Tuesday, March 17, 2009

Yes, and Selfishness

To continue the discussion on Values...

Several people have added to the dialogue the elements of selfishness and the "me" generation.

This is the only town that I am aware of that sells new automobiles that come not equipped with turn signals.

Or how else to explain the Daily Guessing Game of what is that car in front of me, approaching me, beside me about to do?

I haven't seen anyone, including the police or professional delivery drivers, use a turn signal in the last three years.

But why would you? That would mean you have some small concern about that rapidly disappearing entity called "THE OTHER PERSON."

I've reported in these pages the three occasions in which I have found infants alone in cars while their deeply concerned mothers were shopping, or in one blazing case, tanning.

To stop before a zebra cross walk to allow pedestrians to cross is to risk their lives and yours and the guy who will invariably race past you blindly on the right to fly through the crosswalk. Why would anyone stop for ANOTHER PERSON.

Why would you want to be involved with the often arduous and difficult and certainly messy task of rehabilitation of addicts and others when you can just give the suckers drugs and paraphernalia and places to get high?

Harm seduction is based on the entirely selfish notion that it's OK if someone wants to be stoned all day, because what's it got to do with me as long as they're not robbing me?

But that's exactly why it's a terrible and self-defeating public policy. Because it has everything to do with you.

It says that you welcome a city or a community that has entire sub-populations that are stoned and useless and self-hating and dying.

It says that you don't care about THE OTHER PERSON as long as she isn't breaking into your home or car.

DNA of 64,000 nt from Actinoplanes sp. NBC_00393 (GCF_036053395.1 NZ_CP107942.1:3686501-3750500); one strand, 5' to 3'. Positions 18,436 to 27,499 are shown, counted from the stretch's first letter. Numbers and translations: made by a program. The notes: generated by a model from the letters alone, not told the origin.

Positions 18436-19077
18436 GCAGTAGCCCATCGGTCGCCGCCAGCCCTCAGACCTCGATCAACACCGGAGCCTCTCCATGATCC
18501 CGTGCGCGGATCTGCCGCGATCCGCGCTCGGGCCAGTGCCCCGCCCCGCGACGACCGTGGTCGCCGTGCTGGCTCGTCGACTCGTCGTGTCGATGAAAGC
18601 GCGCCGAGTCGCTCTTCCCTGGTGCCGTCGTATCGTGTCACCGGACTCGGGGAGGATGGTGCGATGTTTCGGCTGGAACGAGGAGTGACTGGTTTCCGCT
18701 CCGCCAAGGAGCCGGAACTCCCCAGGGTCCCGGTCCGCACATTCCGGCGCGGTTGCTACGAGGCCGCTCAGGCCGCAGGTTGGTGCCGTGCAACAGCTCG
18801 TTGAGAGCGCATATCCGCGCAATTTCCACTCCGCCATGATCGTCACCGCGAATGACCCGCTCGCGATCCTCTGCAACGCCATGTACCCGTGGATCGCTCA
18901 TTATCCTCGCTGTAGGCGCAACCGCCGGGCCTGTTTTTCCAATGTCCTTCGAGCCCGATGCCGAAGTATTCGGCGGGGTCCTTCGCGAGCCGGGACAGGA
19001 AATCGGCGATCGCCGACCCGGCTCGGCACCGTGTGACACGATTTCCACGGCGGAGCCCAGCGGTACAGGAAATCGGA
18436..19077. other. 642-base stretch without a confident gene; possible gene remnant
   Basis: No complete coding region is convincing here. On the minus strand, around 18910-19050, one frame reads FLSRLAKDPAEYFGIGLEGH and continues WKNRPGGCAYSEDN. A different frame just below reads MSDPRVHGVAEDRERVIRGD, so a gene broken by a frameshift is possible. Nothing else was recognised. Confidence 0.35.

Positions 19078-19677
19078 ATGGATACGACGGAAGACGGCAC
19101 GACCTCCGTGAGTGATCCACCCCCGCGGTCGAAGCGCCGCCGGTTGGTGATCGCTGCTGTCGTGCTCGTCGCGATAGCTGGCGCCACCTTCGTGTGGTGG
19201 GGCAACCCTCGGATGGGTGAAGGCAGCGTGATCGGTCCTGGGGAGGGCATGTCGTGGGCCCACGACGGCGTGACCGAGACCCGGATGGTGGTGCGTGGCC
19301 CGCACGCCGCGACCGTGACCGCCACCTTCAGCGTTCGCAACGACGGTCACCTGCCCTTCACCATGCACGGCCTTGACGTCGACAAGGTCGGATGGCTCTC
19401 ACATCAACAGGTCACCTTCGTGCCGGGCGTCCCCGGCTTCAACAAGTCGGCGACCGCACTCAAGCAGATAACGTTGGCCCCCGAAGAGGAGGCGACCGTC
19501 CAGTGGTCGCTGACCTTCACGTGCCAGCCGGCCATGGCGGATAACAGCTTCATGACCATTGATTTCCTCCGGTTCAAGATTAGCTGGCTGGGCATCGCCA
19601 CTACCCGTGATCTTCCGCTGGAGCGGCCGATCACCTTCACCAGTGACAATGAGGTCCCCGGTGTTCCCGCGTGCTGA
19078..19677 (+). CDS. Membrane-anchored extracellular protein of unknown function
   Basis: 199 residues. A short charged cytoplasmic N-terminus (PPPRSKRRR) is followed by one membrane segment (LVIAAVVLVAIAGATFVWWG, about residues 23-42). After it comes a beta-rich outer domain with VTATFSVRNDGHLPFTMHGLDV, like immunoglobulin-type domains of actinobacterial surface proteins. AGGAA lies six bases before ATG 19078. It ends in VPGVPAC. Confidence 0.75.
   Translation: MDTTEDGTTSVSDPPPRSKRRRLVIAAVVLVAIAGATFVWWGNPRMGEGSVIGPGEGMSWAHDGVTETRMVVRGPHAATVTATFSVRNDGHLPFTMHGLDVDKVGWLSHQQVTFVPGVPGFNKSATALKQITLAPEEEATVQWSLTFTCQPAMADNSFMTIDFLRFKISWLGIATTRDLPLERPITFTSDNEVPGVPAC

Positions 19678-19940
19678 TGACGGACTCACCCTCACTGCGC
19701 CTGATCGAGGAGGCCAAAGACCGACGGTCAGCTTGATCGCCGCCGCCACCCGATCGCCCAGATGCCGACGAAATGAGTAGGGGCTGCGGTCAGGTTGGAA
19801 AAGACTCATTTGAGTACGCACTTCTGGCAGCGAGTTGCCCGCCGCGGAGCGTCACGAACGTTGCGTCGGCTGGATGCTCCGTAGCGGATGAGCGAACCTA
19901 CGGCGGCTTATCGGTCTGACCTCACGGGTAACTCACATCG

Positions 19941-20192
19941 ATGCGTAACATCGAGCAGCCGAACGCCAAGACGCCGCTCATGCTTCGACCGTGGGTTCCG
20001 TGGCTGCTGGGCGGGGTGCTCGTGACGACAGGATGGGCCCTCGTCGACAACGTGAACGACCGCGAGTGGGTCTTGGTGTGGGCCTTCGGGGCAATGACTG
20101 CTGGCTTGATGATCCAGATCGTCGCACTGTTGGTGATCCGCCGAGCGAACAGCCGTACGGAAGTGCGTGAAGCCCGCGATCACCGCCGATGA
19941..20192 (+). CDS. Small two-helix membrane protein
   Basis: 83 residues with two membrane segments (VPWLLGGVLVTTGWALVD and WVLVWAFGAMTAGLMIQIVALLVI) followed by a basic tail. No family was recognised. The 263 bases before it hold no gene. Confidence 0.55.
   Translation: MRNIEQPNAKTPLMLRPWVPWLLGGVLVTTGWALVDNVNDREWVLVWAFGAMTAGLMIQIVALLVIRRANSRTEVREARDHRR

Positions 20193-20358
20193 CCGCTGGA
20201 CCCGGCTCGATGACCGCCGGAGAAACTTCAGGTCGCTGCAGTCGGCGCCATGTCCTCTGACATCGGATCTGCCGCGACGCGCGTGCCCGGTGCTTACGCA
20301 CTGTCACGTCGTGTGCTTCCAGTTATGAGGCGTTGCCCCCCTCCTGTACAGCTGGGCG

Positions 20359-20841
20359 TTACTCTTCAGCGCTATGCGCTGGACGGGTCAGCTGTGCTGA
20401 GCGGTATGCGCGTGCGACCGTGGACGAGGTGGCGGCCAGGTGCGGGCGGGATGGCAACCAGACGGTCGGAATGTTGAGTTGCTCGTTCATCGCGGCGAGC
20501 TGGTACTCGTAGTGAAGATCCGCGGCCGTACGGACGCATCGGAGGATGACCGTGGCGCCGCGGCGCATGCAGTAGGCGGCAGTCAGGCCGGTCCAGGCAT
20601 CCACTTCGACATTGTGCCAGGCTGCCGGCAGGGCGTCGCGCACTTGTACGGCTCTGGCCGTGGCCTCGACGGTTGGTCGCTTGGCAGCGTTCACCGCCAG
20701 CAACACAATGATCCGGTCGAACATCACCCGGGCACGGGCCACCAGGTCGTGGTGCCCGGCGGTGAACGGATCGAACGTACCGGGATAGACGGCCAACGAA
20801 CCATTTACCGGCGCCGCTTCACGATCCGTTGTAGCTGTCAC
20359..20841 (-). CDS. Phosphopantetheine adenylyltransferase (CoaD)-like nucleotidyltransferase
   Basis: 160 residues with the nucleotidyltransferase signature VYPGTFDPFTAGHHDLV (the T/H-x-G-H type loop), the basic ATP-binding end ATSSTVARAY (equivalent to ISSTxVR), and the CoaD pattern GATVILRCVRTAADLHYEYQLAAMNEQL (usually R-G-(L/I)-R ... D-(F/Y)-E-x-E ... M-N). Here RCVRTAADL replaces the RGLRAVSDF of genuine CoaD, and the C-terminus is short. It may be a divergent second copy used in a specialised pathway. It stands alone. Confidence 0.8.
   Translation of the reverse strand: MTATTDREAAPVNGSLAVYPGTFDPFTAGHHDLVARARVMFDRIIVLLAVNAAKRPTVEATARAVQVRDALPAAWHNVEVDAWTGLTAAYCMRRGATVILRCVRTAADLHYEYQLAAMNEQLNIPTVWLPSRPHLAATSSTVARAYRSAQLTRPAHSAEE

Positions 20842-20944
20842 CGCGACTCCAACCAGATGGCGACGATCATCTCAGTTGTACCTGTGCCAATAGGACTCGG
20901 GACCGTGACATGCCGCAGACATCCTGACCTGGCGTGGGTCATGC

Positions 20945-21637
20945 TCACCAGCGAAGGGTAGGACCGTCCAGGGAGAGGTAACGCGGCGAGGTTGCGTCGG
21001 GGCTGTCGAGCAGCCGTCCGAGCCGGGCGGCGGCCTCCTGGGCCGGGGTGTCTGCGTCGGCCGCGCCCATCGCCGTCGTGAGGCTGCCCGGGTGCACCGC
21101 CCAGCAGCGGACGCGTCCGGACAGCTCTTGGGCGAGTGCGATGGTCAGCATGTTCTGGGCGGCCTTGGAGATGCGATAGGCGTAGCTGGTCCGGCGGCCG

To make matters worse, you wrap yourself in the fake cloak of "compassion," and claim that you are helping, when in fact you don't even have the faintest concept of THE OTHER PERSON.

Values. Selfishness.

The other day, my son, the actor, was working in a sound studio on a radio assignment. He and a young girl were the principal actors recording a series of commercials for an educational institution. The girl was 20 years old and, according to my son, very talented and busy.

Half-way through the morning, the producer opened his microphone in the booth and asked the young girl what the clicking noise was.

She is a professional artist being paid good money to record her voice.

The clicking noise?

She was texting.

The "me" generation in full flight.

We have long, long, long passed the point where you could reasonably hope to ask someone on their cell to be quiet in a theatre, a bus, a library, a hallway, probably a funeral parlour.

Every seven year old and his dog has a cell and everybody is jammering all day long about nothing.

Madly destroying the English language saying things like, "I'm like...and then, my mom's like..."

Parents, men and women, now walk down the street with their children, not enjoying the few scarce moments of being together and noticing the world around them and sharing their observations with their children, but jammering on their cells. The kid walks silently beside them.

When my mother died many years ago, I wrote the obit and I said, among other things, that "she loved the fine, small details of life and she loved to share them with us."

The result is that I am life-long curious about almost everything. Airplanes, marshland, textiles, Turkish poetry.

What curiosity can you develop talking your life away on a phone?

So, why has Vancouver gone so far down the rabbit hole?

Identity, values, selfishness.